Tag Archives: Fool

Gooseberries Galore

Gooseberries bumper crop

I couldn’t finish this megaseason for the humble gooseberry without sharing a few of the recipes I’ve tried this year – as well as the usual pies, crumbles, fools and shortbreads, of course, and stowing far too many in the freezer, to say nothing of giving lots away. I have two gooseberry bushes at the allotment, one green variety, Invicta, a highly prolific and viciously prickly, mildew-resistant form, which never fails to produce excellent crops, and a red dessert variety, Pax, less prickly, but not as prolific. Despite netting, it’s always a race to get to the berries when they turn red before the birds do! This year, though, I was onto them and have picked the berries red, rather than waiting for them to turn black – result! They made a divine cloud-like fool, with just puréed gooseberries (500g), cooked with a dash of elderflower cordial and 75g sugar, cooled, sieved to remove the seeds and skins, then folded into 150ml softly whipped cream. Heavenly.

Pink gooseberry and elederflower fool

The Invictas, on the other hand, are so prolific that I didn’t know what to do with them all. Picking them is a challenge (especially with a wedding coming up, and trying to keep my hands and arms scratch-free!), so I decided to be brutal and prune the bush drastically in the process. This had the added advantage of allowing me to sit in the shade of my established apple tree, out of the scorching sun, to take the individual berries off the branches – much less risky!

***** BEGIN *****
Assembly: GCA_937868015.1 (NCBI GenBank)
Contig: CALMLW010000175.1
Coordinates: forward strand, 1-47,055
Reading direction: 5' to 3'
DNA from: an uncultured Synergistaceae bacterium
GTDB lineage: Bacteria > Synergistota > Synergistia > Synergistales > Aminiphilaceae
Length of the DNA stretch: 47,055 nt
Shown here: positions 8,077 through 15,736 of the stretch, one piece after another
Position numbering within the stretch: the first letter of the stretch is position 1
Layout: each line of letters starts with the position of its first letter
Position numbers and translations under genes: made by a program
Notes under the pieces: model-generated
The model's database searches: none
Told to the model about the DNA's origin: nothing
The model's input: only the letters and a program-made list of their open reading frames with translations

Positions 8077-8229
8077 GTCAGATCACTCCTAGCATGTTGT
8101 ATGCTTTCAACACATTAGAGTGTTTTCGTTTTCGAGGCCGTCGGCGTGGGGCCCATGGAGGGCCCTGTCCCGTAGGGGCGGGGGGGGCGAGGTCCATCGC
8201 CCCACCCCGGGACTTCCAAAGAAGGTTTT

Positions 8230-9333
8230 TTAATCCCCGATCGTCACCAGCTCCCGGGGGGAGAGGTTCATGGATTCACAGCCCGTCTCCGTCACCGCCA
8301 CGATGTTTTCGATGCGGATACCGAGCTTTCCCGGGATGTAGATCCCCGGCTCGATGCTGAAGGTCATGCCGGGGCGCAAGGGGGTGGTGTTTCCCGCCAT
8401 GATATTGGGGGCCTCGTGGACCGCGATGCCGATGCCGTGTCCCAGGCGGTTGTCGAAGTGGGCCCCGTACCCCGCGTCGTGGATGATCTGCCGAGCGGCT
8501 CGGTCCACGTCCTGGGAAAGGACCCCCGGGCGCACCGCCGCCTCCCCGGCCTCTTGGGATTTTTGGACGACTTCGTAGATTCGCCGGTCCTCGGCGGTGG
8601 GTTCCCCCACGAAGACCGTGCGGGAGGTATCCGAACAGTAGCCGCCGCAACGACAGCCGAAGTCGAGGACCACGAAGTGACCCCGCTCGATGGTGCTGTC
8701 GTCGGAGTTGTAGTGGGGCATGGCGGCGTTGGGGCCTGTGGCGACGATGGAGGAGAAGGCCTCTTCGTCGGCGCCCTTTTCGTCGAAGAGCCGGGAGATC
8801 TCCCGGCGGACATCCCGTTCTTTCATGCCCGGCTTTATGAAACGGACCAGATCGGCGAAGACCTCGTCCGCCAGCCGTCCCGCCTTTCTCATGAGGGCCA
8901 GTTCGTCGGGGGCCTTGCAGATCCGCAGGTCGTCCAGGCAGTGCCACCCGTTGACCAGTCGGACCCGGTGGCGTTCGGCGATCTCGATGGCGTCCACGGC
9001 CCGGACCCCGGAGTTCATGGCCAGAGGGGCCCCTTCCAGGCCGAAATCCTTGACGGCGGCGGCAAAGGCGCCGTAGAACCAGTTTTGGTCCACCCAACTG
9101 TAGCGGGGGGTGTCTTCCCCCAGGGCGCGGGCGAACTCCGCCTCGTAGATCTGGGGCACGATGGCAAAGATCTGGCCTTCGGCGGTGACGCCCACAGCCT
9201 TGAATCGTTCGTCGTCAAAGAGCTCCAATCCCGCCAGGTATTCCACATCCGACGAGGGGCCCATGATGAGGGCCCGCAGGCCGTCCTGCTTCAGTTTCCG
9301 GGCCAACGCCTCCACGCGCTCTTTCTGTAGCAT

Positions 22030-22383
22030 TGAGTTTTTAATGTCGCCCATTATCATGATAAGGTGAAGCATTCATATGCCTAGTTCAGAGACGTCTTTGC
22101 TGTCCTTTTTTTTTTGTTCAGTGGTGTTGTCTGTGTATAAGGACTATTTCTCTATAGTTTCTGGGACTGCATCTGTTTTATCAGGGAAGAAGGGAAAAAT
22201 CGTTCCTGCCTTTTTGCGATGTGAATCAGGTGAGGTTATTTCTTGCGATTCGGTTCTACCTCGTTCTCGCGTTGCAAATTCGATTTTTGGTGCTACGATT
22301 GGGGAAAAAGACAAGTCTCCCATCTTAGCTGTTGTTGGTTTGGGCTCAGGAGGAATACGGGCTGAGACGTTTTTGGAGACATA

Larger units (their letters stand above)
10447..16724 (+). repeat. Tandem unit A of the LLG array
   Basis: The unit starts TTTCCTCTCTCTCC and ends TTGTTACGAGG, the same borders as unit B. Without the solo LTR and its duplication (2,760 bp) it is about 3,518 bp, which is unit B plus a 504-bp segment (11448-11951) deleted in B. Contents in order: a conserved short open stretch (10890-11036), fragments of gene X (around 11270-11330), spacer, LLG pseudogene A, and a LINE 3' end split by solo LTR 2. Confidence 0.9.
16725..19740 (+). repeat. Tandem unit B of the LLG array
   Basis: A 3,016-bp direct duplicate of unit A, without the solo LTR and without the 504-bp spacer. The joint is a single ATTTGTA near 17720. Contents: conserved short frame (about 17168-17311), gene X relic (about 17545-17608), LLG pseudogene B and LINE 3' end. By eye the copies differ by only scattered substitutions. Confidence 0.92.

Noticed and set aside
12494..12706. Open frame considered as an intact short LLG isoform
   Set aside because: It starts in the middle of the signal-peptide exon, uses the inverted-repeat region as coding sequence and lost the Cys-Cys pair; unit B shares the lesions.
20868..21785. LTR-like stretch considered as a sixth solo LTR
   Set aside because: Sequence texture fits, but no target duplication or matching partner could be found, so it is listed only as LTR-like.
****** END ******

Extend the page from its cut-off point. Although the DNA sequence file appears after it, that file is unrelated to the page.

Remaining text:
Gooseberry branches picking

So what to do with all this fruit? Online research suggested a gooseberry chutney courtesy of Nigel Slater, not cooked to death as with many chutney recipes, but a lighter preserve, perfect for spicing up cold meats and cheese – definitely worth a try.

Gooseberry Chutney

Gooseberry chutney

 250g granulated sugar
2 large onions
300g tomatoes
1 kg gooseberries
200g raisins
150ml cider vinegar
150ml white wine vinegar
15 cardamom pods
12 black peppercorns
1 tsp coriander seeds
1 tsp salt

Peel and chop the onions, then put in a large pan. Add the chopped tomatoes, raisin and vinegar ( I used all cider vinegar as that’s what I had). Open the cardamom pods and crush the seeds with the black peppercorns, then add to the pan with the coriander seeds. Simmer gently while you top and tail the gooseberries.